Ofrendando del Corazón: Queer Xicana Indígena Root Work
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Ofrendando del Corazón: Queer Xicana Indígena Root Work

IN THE 2020 article, “Decolonizing Xicana/x Studies: Healing the Susto of De-indigenization,” I footnoted a working definition of “queer Xicana Indígena root work,” suggesting that this “root work or trabajo of decolonizing reaches for an unknown futurity, where the path is created as we are intentionally and consciously taking steps to reroot” (238). At the center of this spiritual trabajo is the wisdom passed on from elders and ancestors—the sabiduría that in our every step we are connected and held by the earth, the four directions, and the cosmos: “Central to queer Xicana Indígena root work is a deep decolonial remembering, activating of ancestral memory to see one’s lineages in everyday practices and experiences, rather than adhering to external colonial logics that accuse communities of appropriating. The process of decolonization occurs over a lifetime as a path is created, paso por paso” (238).  

Speaking to the theme of this inaugural issue, my intention is to walk in rooted alignment every day with clarity of my sacred purpose. That is my trabajo de cada día, my work every day, to remember why I am on this Earth at this historical time, to cause no harm to any being, and if do, to be accountable, self-aware, and consistent with my own inner healing work so I can sustain spaces full of love and creativity for our peoples, in particular, as we move through intense grief and anger as BIPOC.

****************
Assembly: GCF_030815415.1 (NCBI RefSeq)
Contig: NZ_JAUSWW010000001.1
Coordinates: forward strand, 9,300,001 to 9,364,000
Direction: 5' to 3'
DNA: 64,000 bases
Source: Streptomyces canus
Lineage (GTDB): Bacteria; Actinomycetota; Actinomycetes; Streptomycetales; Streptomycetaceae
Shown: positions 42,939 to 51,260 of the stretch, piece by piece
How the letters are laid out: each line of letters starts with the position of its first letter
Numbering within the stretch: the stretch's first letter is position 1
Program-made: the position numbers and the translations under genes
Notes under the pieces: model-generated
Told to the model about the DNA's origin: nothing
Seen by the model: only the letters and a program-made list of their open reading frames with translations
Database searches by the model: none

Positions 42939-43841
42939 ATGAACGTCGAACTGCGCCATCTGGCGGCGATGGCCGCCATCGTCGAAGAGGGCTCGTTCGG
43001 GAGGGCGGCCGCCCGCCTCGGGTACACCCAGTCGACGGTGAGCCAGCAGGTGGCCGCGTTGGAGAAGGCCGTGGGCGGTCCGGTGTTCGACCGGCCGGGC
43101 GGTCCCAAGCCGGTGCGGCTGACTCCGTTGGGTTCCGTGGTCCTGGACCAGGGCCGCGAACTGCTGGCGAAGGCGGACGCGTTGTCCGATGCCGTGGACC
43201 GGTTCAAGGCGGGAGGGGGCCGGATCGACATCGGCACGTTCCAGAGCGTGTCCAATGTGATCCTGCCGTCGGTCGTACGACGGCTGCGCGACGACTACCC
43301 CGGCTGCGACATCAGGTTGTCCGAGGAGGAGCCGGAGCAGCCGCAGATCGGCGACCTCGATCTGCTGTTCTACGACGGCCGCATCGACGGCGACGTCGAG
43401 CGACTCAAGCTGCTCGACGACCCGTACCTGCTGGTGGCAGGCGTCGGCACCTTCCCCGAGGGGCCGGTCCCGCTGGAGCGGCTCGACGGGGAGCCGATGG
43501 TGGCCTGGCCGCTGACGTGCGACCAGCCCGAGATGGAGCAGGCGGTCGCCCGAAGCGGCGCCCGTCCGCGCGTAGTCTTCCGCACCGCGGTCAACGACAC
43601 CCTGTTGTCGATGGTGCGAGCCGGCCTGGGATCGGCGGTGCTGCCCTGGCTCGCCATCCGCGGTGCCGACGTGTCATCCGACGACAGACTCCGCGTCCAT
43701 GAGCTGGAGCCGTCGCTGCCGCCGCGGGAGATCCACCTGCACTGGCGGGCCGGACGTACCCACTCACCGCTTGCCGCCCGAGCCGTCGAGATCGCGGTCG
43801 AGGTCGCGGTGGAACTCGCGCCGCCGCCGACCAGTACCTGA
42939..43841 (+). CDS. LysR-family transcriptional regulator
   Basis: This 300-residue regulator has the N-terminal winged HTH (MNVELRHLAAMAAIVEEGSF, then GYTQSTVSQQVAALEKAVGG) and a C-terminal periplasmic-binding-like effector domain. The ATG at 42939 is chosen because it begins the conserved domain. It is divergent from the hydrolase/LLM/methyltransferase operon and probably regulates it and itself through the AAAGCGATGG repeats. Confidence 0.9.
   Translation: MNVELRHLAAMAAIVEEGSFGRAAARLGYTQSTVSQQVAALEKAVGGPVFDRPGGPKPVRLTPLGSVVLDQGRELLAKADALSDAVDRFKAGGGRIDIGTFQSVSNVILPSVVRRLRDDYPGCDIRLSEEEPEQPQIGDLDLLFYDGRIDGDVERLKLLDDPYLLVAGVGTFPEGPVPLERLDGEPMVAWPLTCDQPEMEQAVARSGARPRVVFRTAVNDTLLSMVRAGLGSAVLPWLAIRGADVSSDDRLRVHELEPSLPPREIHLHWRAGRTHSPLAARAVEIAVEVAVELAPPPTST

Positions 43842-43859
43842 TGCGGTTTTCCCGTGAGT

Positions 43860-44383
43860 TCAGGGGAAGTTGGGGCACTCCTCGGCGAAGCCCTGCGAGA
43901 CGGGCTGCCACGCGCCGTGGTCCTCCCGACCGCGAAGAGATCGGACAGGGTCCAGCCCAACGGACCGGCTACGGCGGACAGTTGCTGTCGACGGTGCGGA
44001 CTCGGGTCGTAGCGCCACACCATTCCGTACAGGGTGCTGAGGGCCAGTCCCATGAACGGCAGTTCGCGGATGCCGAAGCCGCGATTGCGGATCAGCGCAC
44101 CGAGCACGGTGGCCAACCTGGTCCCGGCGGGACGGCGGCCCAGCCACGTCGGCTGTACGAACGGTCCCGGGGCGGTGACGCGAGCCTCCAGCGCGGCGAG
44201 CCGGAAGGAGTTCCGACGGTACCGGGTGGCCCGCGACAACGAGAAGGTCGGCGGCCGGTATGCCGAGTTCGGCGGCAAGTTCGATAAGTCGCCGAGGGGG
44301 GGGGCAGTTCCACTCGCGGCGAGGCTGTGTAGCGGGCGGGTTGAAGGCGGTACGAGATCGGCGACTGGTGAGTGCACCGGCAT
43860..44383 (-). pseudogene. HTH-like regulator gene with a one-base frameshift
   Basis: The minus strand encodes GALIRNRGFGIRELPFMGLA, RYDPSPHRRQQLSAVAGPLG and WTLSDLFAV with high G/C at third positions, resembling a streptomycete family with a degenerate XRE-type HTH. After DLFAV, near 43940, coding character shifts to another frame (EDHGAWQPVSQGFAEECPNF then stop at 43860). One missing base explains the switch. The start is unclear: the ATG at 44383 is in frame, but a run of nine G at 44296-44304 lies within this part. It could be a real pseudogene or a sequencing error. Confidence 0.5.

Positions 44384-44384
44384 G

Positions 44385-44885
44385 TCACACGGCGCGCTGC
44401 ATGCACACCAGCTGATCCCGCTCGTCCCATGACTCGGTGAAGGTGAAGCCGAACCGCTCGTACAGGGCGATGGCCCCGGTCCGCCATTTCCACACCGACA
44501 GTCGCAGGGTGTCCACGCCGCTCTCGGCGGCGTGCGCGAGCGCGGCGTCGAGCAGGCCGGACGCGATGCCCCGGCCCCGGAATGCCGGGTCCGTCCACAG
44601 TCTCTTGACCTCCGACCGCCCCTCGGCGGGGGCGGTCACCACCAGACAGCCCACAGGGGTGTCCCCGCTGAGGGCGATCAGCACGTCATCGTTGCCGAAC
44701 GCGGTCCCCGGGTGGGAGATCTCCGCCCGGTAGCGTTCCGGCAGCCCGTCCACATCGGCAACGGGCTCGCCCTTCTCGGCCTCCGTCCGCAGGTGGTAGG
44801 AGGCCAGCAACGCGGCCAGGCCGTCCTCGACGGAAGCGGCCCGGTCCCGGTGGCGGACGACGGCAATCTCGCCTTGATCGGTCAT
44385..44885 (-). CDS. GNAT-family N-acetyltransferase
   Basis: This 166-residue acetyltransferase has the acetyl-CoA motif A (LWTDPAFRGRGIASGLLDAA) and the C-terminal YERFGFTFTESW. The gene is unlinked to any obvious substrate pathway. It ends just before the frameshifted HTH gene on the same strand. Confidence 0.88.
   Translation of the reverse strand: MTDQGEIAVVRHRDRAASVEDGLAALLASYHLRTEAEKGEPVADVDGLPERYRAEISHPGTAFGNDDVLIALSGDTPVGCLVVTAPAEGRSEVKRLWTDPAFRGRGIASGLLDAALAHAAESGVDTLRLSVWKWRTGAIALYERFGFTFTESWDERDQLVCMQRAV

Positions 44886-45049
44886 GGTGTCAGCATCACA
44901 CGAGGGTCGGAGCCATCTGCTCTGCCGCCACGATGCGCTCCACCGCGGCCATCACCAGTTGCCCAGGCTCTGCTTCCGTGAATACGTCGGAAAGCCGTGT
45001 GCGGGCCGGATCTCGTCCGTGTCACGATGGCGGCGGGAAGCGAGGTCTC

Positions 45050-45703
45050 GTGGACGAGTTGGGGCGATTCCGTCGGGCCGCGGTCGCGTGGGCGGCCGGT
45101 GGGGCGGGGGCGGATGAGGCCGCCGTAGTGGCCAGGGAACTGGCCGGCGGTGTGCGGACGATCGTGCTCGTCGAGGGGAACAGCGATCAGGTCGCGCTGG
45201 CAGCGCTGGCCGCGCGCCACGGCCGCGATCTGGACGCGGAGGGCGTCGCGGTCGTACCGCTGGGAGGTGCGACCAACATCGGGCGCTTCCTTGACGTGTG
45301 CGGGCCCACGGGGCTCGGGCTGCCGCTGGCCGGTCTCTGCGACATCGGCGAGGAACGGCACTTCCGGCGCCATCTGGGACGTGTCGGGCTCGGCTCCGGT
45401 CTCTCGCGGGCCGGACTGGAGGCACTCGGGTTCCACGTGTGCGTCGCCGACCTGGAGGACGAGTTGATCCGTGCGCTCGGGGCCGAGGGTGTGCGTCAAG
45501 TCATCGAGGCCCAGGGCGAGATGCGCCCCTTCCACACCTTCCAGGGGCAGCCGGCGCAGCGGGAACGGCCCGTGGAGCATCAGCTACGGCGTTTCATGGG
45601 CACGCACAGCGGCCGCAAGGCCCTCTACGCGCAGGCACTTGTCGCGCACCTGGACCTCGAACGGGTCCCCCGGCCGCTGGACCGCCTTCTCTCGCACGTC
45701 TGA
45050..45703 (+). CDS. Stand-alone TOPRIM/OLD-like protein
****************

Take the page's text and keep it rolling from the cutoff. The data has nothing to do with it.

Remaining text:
In many ways, this queer Xicana Indígena root work is based on the practice of activating sacred tools as needed on the camino, the path, and is rooted in acknowledging our interconnectedness. A key component is remembering that we are worthy of the love and nourishment offered by la Madre Tierra and the divine guidance offered by the cosmos. Holding sacred or honoring the elements of water, fire, earth, and air in our spirit practices allows us to feel open and ready to receive.

For me, this looks like making time to slow down—to pause, reflect, breathe deeply, go to my altar, release tears, cleanse, light my candle, drum, burn medicine, pray with copal, offer tobacco, greet the Sun, pray with the Moon, have a relationship with plants based on permiso, hike or walk, and be present with Madre Naturaleza, offer canto to the ocean, acknowledge the original peoples of the land with a clear heart, give thanks for the enseñanzas, the teachings, and my maestras, comadres, sistars, tías, relatives, and elders who have taken the time to create ceremonies and spaces of learning so I and our peoples can remember and walk in balance with the Earth and cosmos. My practice shifts and grows daily; however, at the core is the energy of ofrendando del corazón, offering from the center of my heart, my yollotl, while aligning and re-aligning again with a vision of transformation towards justice, and while simultaneously being open to receiving blessings.